1998.285.515 (Film negative)
Lt Col R. S. Kennedy? Willoughby Patrick Rosemeyer?
Sir Charles Bell
May-September 1921 or 1922
137 x 80 mm
Negative film nitrate
St. Antony's College, Oxford
Sir Charles Bell's Mission to Lhasa 1920-21
Sir Charles Bell; Royal Central Asiatic Society
Not Bell? Rosemeyer? Kennedy/
British Library, Oriental and India Office Collections
'The People of Tibet', Sir Charles Bell, Oxford: Clarendon Press, 1928 [view list of illustrations]
Manual Catalogues - Bell's List of Illustrations entry: "[No. of chapter] XXVII. [Subject of Chapter] Amusements. [Subject of illustration] P. 268 (bcdu) Ditto [ref: H.149/1998.285.172: A lingka near Lhasa with tents of picnicking parties]"
Contemporary Publication - Published in 'The People of Tibet', Bell, C. A., Oxford: Clarendon Press, 1928, facing p.265:"A ling-ka near Lhasa with tents of picnicking parties. The trees are willow and poplar." [MS 10/9/2004]
Other Information - Cultural Background: Bell's Diary for 5th May 1921 reports the following information as told to Bell by Kusho Palhese:"The people of Lhasa repair to the ling-kas for picnics mainly between the 3rd and 7th months (say) from May to August inclusive. Riding today through some of the ling-kas I came across fourteen or fifteen of these picnic parties. The Chinese and the Ladakhis usually had a white tent roof, gaily ornamented with the usual blue desings, over their parties, while the Tibetans sat under trees with only a cloth some five feet high stretched along one side to keep off the wind." [Vol. X., p.51]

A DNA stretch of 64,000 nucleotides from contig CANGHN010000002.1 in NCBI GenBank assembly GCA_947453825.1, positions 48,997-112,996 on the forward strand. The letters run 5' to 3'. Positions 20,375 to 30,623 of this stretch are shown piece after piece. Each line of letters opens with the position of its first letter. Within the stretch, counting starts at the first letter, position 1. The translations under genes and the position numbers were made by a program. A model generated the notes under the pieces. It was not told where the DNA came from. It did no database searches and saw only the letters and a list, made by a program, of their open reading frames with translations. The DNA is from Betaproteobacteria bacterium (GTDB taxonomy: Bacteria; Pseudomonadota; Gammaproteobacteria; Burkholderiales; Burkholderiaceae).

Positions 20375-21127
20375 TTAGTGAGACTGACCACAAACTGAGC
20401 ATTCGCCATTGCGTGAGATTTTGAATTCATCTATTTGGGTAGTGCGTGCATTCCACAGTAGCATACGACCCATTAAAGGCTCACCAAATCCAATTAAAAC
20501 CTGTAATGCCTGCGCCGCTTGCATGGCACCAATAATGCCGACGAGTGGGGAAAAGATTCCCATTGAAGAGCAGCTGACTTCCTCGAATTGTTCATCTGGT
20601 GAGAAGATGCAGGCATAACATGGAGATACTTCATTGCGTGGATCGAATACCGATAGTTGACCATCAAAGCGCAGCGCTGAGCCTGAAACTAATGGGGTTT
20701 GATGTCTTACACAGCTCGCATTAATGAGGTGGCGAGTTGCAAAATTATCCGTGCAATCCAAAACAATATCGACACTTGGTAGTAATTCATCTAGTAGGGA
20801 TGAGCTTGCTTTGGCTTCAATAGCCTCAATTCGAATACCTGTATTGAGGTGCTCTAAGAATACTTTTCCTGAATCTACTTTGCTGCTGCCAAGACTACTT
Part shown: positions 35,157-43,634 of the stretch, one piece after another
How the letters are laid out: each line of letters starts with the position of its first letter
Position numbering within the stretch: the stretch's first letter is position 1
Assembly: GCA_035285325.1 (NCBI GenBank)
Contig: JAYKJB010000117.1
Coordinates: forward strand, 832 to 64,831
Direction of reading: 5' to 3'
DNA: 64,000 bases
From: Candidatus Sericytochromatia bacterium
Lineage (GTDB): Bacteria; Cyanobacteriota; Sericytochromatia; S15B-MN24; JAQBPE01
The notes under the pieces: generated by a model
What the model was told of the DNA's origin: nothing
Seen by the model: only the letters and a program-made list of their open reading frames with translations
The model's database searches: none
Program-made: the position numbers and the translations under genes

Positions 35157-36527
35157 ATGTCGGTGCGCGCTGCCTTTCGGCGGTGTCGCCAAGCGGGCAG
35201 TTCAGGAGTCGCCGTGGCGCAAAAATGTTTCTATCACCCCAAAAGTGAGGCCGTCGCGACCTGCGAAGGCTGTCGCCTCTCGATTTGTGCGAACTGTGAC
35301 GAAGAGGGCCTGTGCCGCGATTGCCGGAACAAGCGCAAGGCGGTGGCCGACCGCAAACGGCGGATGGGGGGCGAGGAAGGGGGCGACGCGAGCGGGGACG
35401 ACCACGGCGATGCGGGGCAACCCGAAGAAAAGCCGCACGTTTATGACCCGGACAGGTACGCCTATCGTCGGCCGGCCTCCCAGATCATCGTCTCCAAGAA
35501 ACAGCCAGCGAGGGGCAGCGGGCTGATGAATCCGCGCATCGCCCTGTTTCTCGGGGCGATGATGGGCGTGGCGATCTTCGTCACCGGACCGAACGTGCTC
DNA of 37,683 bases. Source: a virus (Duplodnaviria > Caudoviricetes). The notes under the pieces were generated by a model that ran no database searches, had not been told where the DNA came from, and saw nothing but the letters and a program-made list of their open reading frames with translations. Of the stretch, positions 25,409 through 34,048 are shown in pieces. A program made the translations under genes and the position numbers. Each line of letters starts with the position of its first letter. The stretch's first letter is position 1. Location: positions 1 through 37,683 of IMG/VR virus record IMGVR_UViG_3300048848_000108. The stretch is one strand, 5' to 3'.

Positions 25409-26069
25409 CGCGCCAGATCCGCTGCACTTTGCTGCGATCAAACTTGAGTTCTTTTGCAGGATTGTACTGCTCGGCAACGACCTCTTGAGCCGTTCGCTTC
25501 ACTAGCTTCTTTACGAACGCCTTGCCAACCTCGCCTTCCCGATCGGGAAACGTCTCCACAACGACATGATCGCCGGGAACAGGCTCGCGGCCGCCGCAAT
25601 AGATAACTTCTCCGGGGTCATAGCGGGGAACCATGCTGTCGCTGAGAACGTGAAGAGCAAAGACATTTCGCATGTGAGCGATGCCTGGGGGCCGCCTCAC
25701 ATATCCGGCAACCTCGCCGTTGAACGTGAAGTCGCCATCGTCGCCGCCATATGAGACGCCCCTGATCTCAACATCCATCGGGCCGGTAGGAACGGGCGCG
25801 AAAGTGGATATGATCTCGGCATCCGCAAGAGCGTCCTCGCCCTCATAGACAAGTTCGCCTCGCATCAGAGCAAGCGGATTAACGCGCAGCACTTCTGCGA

Other Information - Cultural Background: On 25th May 1921 Bell discussed popular forms of Tibetan entertainment with Kusho Palhese and this prompted the following Diary entry in relation to picnic parties:"Apart from these games [ horse racing, archery, putting the weight, long-jumping ] picnicking is a very favourite way of spending the day in summer. Between May and September the lingkas are full of picnic parties. Whether government owned or private owned any may come and bring their lunch and tea and spend the day there. Those who are more particular pitch a tent or the roof of a tent, white with blue designs after the Tibetan fashion. Others just sit down under the poplars or willows, and hang a cloth on one side to keep off the breeze. Sho and Ba (Chinese dominoes) will be played, singing and perhaps dancing especially towards evening, and the stories of older days will be recounted by those who know them. Beer and tea there will be in plenty, and food mostly after the Chinese style." [Diary Vol. X., p.82]
Other Information - Photographer: Bell did not use P-sized or 'Postcard' sized negatives of the kind with which this image is made for his images of Lhasa in 1920-21. However, Lt Col Robert Kennedy, who was with Bell in 1920-21, did so, as did W. P. Rosemeyer, who visited Lhasa many times from 1922 onwards as a telegraph officer involved with establishing the telegraph line to Lhasa. This is a copy of a print, not an original image, and the print may well have been acquired by Bell from one of these sources [MS 25/02/2006]
For Citation use:
The Tibet Album. "Picnickers in a Lhasa park" 05 Dec. 2006. The Pitt Rivers Museum. <http://tibet.prm.ox.ac.uk/photo_1998.285.515.html>.
For more information about photographic usage or to order prints, please visit the The Pitt Rivers Museum.
© The Pitt Rivers Museum